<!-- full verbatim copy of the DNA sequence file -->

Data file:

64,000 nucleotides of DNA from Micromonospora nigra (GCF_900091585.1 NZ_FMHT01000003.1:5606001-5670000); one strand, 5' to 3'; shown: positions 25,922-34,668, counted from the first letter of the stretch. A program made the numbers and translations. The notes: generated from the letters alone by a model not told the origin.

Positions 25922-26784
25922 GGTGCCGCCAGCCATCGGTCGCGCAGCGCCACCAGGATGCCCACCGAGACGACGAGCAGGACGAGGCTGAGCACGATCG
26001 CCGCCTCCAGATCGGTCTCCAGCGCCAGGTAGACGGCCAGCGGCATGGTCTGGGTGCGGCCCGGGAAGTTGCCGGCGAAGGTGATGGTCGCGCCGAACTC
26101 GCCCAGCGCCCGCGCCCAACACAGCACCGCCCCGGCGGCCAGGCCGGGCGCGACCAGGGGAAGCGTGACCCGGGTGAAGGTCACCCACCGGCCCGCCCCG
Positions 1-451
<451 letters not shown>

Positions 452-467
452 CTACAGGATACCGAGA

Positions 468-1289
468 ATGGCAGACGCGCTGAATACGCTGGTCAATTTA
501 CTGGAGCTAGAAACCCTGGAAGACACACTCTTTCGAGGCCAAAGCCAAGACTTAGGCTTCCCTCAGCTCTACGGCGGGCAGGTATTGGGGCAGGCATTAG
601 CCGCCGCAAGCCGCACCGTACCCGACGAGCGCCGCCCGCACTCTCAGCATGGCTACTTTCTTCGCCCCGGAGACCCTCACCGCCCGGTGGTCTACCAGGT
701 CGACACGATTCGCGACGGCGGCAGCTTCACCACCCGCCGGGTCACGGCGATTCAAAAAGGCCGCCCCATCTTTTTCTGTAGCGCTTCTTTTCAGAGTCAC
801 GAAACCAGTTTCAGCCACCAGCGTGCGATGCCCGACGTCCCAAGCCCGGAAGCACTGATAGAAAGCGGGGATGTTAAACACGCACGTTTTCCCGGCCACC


64,000 nucleotides of DNA from Micromonospora nigra (GCF_900091585.1 NZ_FMHT01000003.1:5606001-5670000); one strand, 5' to 3'; shown: positions 25,922-34,668, counted from the first letter of the stretch. A program made the numbers and translations. The notes: generated from the letters alone by a model not told the origin.

Positions 25922-26784
25922 GGTGCCGCCAGCCATCGGTCGCGCAGCGCCACCAGGATGCCCACCGAGACGACGAGCAGGACGAGGCTGAGCACGATCG
26001 CCGCCTCCAGATCGGTCTCCAGCGCCAGGTAGACGGCCAGCGGCATGGTCTGGGTGCGGCCCGGGAAGTTGCCGGCGAAGGTGATGGTCGCGCCGAACTC
26101 GCCCAGCGCCCGCGCCCAACACAGCACCGCCCCGGCGGCCAGGCCGGGCGCGACCAGGGGAAGCGTGACCCGGGTGAAGGTCACCCACCGGCCCGCCCCG
Positions 1-451
<451 letters not shown>

Positions 452-467
452 CTACAGGATACCGAGA

Positions 468-1289
468 ATGGCAGACGCGCTGAATACGCTGGTCAATTTA
501 CTGGAGCTAGAAACCCTGGAAGACACACTCTTTCGAGGCCAAAGCCAAGACTTAGGCTTCCCTCAGCTCTACGGCGGGCAGGTATTGGGGCAGGCATTAG
601 CCGCCGCAAGCCGCACCGTACCCGACGAGCGCCGCCCGCACTCTCAGCATGGCTACTTTCTTCGCCCCGGAGACCCTCACCGCCCGGTGGTCTACCAGGT
701 CGACACGATTCGCGACGGCGGCAGCTTCACCACCCGCCGGGTCACGGCGATTCAAAAAGGCCGCCCCATCTTTTTCTGTAGCGCTTCTTTTCAGAGTCAC
801 GAAACCAGTTTCAGCCACCAGCGTGCGATGCCCGACGTCCCAAGCCCGGAAGCACTGATAGAAAGCGGGGATGTTAAACACGCACGTTTTCCCGGCCACC